Chapter 33: “In Which My Friend Becomes My Foe”; an excerpt from To Have and to Hold by Mary Johnston (1900)

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In chapter 33 of To Have and to Hold , a novel by Mary Johnston published in 1900 and set in colonial Virginia, the hero, Captain Ralph Percy, and his former indentured servant Diccon are meeting with Indians led by Opechancanough. As the Indians prepare to attack the English settlement at Jamestown, Percy does not receive the expected support from Nantauquas, the brother of Pocahontas.


To Have and to Hold by Mary Johnston (1900)

In the centre of the wigwam the customary fire burned clear and bright, showing the white mats, the dressed skins, the implements of war hanging upon the bark walls,—all the usual furniture of an Indian dwelling,—and showing also Nantauquas standing against the stripped trunk of a pine that pierced the wigwam from floor to roof. The fire was between us. He stood so rigid, at his full height, with folded arms and head held high, and his features were so blank and still, so forced and frozen, as it were, into composure, that, with the red light beating upon him and the thin smoke curling above his head, he had the look of a warrior tied to the stake.

“Nantauquas!” I exclaimed, and striding past the fire would have touched him but that with a slight and authoritative motion of the hand he kept me back. Otherwise there was no change in his position or in the dead calm of his face.

The Indian maid had dropped the mat at the entrance, and if she waited, waited without in the darkness. Diccon, now staring at the young chief, now eyeing the weapons upon the wall with all a lover’s passion, kept near the doorway. Through the thickness of the bark and woven twigs the wild cries and singing came to us somewhat faintly; beneath that distant noise could be heard the wind in the trees and the soft fall of the burning pine.

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“Well!” I asked at last. “What is the matter, my friend?”

For a full minute he made no answer, and when he did speak his voice matched his face.

My friend,” he said, “I am going to show myself a friend indeed to the English, to the strangers who were not content with their own hunting grounds beyond the great salt water. When I have done this, I do not know that Captain Percy will call me ‘friend’ again.”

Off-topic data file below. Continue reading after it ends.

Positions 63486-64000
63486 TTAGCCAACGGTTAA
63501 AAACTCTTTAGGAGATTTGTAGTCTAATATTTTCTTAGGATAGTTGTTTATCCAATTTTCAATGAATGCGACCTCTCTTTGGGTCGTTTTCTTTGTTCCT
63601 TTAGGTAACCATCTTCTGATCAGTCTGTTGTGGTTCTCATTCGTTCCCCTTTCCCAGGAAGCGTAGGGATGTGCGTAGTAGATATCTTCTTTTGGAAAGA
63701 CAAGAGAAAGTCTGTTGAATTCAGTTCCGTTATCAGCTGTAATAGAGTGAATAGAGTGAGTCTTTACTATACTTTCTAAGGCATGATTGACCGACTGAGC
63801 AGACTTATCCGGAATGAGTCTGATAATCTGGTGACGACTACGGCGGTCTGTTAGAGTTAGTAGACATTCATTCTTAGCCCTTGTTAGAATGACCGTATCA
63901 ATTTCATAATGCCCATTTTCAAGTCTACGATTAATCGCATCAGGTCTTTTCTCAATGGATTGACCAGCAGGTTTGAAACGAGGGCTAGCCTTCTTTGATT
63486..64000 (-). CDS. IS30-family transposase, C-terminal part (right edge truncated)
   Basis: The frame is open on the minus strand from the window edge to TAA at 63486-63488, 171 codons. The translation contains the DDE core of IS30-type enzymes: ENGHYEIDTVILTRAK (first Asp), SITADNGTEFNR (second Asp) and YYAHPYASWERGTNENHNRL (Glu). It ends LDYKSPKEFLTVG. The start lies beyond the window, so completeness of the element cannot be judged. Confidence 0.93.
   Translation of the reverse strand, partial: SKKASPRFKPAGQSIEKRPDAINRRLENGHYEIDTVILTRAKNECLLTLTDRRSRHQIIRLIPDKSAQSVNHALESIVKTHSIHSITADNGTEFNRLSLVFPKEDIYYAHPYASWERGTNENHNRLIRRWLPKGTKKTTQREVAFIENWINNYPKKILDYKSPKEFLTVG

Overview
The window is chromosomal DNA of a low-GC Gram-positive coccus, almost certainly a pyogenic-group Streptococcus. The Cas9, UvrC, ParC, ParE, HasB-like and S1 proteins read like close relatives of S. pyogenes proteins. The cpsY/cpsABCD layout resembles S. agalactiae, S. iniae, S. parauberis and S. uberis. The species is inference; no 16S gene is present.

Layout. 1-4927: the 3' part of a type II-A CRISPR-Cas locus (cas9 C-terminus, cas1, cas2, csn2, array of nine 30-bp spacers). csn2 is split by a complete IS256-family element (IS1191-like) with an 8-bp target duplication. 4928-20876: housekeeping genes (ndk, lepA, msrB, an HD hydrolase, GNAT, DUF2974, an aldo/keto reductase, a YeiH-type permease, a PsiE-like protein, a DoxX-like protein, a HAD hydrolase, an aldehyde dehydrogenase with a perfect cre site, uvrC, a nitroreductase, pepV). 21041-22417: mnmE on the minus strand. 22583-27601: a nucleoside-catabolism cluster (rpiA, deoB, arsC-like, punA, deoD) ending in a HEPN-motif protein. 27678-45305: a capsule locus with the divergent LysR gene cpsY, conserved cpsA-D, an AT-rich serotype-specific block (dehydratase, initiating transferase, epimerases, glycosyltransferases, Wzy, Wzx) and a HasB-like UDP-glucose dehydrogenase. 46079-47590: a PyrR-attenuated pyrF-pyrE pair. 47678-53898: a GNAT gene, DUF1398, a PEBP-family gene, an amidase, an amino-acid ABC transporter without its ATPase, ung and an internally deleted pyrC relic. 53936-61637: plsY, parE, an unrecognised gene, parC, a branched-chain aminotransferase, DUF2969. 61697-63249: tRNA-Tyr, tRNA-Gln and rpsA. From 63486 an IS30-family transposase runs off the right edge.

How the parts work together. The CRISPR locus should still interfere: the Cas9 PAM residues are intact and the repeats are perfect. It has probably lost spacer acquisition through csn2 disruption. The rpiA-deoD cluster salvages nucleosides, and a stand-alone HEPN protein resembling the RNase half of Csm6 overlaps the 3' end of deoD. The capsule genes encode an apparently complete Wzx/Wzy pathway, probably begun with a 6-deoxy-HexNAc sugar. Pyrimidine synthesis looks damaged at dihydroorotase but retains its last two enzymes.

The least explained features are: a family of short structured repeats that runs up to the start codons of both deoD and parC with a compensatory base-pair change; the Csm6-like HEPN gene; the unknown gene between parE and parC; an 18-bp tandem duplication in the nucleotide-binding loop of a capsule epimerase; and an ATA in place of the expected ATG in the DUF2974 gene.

“You were wont to speak plainly, Nantauquas,” I answered him. “I am not fond of riddles.”

Again he waited, as though he found speech difficult. I stared at him in amazement, he was so changed in so short a time.

He spoke at last: “When the dance is over, and the fires are low, and the sunrise is at hand, then will Opechancanough come to you to bid you farewell. He will give you the pearls that he wears about his neck for a present to the Governor, and a bracelet for yourself. Also he will give you three men for a guard through the forest. He has messages of love to send the white men, and he would send them by you who were his enemy and his captive. So all the white men shall believe in his love.”

“Well,” I said dryly as he paused. “I will take his messages. What next?”

“Those are the words of Opechancanough. Now listen to the words of Nantauquas, the son of Wahunsonacock, a war chief of the Powhatans. There are two sharp knives there, hanging beneath the bow and the quiver and the shield. Take them and hide them.”

The words were scarcely out of his mouth before

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Diccon had the two keen English blades. I took the one he offered me, and hid it in my doublet.

“So we go armed, Nantauquas,” I said. “Love and peace and goodwill consort not with such toys.”

“You may want them,” he went on, with no change in his low, measured tones. “If you see aught in the forest that you should not see, if they think you know more than you are meant to know, then those three, who have knives and tomahawks, are to kill you, whom they believe unarmed.”

“See aught that we should not see, know more than we are meant to know?” I said. “To the point, friend.”

“They will go slowly, too, through the forest to Jamestown, stopping to eat and to sleep. For them there is no need to run like the stag with the hunter behind him.”

“Then we should make for Jamestown as for life,” I said, “not sleeping or eating or making pause?”

“Yea,” he replied, “if you would not die, you and all your people.”

In the silence of the hut the fire crackled, and the branches of the trees outside, bent by the wind, made a grating sound against the bark roof.

“How die?” I asked at last. “Speak out!”

“Die by the arrow and the tomahawk,” he answered,—”yea, and by the guns you have given the red men. To-morrow’s sun, and the next, and the next,—three suns,—and the tribes will fall upon the English. At the same hour, when the men are in the fields and the women and children are in the houses, they will strike, — Kecoughtans, Paspaheghs, Chickahominies, Pamunkeys, Arrowhatocks, Chesapeakes, Nansemonds, Accomacs, — as one man will